pET29b based on its isoelectric point. Upon fully purifyingAaSPVII, crystallization will help us
identify its structure, and substrate binding assays will allow us to further characterize its enzymatic
We would like to thank Dr. Jun Isoe and Dr. Roger L. Miesfeld (University of Arizona) for providing
Ae. aegypti cDNA, the AaSPVII group from Chem131B (San José State University) for their initial
work on the removal of the leader sequence, and James Nguyen (San Jose State University) for his
initial work on the recombinant cloning and expression of AaSPVII with an N-terminal His6-tag. This
work is funded by the NIGMS/NIH SC3 underAward Number SC3GM116681.
1. Fernández-Salas I, et al. Historical Inability to Control Aedes aegypti as a Main Contributorof Fast
Dispersal of Chikungunya Outbreaks in Latin America. Antiviral Research 2015; 124: 30-42.
2. Calvez E, et al. Genetic Diversity and Phylogeny of Aedes aegypti, the Main Arbovirus Vector in
the Pacific. PLoS Neglected Tropical Diseases 2016; 10: e0004374.
3. Isoe J, et al. Molecular Genetic Analysis of Midgut Serine Proteases in Aedes aegypti Mosquitoes.
Insect Biochemistry and Molecular Biology 2009; 39: 903-912.
San José State University, 1 Washington Square, San José, CA 95112
Kamille A. Parungao and Alberto A. Rascón, Jr.
Recombinant Expression and Purification of Aedes aegypti
Midgut Serine Protease VII (AaSPVII)
Crude AaSPVII was purified using a HisTrap
FF nickel column (GE Healthcare Life
Sciences, cat #17-5255-01). Dithiothreitol
(DTT), a reducing agent, was added to the
imidazole buffers to partially unfold the
protein by disrupting disulfide bonds.
AaSPVII / pET29b SHuffle® T7 cell paste was
resuspended in cold, buffer containing 10 mM
imidazole + 250 mM NaCl + 20 mM Tris-HCl
pH 7.2 + 10 mM DTT. The resuspension was
sonicated and centrifuged at 8 °C. The
supernatant (crude lysate) was loaded on to the
AKTA FPLC and purified starting with the
low-imidazole buffer (same as resuspension
buffer) and eluting using a linear gradient of
high-imidazole buffer (500 mM imidazole +
250 mM NaCl, 20 mM Tris-HCl pH 7.2 + 10
mM DTT). Purified fractions were collected in
a 1.5 mL 96-well plate. The fractions
containing AaSPVII-Z / pET29b were pooled
and buffer-exchange via dialysis in 50 mM
sodium acetate pH 5.2 + 1 mM DTT at 4C.
From CDC: Surveillance and Control of Aedes
aegypti and Aedes albopictus in the United States
From Shanghai Jiao Tong University School of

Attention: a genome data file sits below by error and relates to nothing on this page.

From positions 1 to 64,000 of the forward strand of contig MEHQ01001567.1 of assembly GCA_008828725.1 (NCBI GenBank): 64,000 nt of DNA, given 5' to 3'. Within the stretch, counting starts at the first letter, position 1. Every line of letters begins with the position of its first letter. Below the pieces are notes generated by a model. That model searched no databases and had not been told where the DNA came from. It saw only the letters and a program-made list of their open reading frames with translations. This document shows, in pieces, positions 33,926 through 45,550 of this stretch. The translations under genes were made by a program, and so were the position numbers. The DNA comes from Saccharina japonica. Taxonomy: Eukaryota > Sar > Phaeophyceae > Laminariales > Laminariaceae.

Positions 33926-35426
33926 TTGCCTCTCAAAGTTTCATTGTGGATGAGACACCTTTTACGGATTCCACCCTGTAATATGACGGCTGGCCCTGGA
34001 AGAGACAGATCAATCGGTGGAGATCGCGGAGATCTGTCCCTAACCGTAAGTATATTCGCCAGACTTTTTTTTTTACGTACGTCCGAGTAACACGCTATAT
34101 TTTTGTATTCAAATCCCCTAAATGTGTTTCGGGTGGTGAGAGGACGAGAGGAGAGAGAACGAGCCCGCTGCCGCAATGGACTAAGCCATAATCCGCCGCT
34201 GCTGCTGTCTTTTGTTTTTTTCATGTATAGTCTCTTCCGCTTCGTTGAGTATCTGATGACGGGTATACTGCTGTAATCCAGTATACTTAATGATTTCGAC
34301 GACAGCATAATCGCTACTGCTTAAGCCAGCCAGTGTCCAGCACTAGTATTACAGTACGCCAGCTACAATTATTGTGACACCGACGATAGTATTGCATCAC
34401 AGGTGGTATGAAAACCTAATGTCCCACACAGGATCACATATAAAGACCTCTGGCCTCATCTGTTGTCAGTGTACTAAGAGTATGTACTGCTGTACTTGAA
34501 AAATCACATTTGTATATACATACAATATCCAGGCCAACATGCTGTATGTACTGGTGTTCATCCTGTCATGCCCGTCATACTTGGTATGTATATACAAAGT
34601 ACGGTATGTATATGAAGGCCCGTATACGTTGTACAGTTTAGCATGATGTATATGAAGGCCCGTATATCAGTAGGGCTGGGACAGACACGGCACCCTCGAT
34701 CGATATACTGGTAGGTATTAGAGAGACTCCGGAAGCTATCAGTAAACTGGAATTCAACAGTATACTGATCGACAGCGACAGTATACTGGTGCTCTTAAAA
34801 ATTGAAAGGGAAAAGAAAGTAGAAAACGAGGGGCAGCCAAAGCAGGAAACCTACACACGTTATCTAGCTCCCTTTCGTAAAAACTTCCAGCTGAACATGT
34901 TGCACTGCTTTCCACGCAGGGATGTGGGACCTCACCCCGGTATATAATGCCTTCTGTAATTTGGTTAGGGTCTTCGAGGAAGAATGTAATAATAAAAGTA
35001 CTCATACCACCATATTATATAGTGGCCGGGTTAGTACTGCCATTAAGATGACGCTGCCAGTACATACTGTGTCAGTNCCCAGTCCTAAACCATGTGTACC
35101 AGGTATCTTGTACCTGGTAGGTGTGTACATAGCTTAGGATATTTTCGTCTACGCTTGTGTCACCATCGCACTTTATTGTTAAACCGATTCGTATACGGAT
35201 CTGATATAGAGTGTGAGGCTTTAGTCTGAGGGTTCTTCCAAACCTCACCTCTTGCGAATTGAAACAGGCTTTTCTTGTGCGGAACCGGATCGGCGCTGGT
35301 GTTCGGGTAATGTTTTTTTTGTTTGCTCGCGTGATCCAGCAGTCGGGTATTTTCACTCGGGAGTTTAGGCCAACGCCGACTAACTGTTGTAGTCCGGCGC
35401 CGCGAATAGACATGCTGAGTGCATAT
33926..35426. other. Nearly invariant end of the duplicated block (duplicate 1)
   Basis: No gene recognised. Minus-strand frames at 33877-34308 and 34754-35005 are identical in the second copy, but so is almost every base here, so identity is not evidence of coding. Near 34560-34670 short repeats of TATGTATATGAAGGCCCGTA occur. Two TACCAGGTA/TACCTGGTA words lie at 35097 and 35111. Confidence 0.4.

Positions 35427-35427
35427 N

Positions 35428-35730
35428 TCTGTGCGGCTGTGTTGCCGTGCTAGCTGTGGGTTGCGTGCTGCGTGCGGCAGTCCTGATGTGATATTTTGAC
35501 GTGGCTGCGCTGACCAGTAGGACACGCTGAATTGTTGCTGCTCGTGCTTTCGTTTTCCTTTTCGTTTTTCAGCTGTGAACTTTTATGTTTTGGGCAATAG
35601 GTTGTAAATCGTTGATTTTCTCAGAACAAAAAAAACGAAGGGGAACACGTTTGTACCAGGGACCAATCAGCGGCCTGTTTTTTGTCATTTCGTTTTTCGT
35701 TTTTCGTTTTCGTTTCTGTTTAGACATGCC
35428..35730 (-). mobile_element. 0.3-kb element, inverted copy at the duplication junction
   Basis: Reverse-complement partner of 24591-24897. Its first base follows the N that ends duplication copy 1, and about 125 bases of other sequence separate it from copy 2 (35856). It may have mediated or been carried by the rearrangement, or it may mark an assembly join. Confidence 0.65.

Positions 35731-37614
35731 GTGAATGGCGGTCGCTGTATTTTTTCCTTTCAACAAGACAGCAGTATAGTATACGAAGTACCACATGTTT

Medicine: Pathogen Biology
FIGURE 1: Oocyte maturation in female Aedes aegypti that were fed with various concentrations of blood . Blood
meals are necessary in the completionof the gonotrophic cycle and the development of healthy oocytes.
Sequence (5’ – 3’)
Forward Primer AAAAACATATGCTATCAACCGGATTCCATCCGC 65.4
Reverse Primer AAAAACTCGAGAACTCCACTGACTTCGGCCACC 65.04
FIGURE 2: Primers used in AaSPVII PCR amplificationintothe pET29b vector. The resultingAaSPVII insert is
760 bp long. Meltingtemperature was obtained using NetPrimer.
FIGURE 3: pET29b plasmidcloning region (Novagen, cat #69872) showing restrictionsites NdeI and XhoI (blue)
and the His6-tag(green) directlyat the C-terminus of the AaSPVII insert.A C-terminal His6-tagcould help with
the partial purificationof AaSPVII, as autocatalysis has been observed inAaSPVII expressed with an N-terminal
His6-tag,losing the tag before purification.
FIGURE 4 (left): SDS-PAGE of AaSPVII /
pET29b total (purple) and soluble (teal)
samples expressed at 12 °C in Luria Broth.
Time in hours.Autocatalysis is observed at T
Intact AaSPVII / pET29b: 27.64 kDa
FIGURE 5 (right): SDS-PAGE of AaSPVII / pET29b total (purple)
and soluble (teal) samples expressed at 12 °C in Terrific Broth. Time
To further minimize auto-digestion, additional AaSPVII / pET29b SHuffle® T7 cell paste purified with
the same protocol, except that the imidazole buffers contained 5 mM DTT and 25 µL of 3 M sodium
acetate pH 5.2 was added to the wells of the 96-well plate prior to fractionation (see below).
PAGE of post-
volumes (µL) of
there was still a
amount of intact
FIGURE 7: (left) SDS-PAGE of AaSPVII / pET29b Ni2+purified fractions collectedin 50 mM sodium acetate pH 5.2.
(right) SDS-PAGE of post-dialysis AaSPVII / pET29b in increasingvolumes (µL) of purified protein. The 20 µL sample
was so concentrated that it could not clearly travel through the NuPAGE Novex 4-12% Bis-Tris ProteinGel
(ThermoFisher Scientific,cat #NP0321BOX). Auto-digestion still occurred.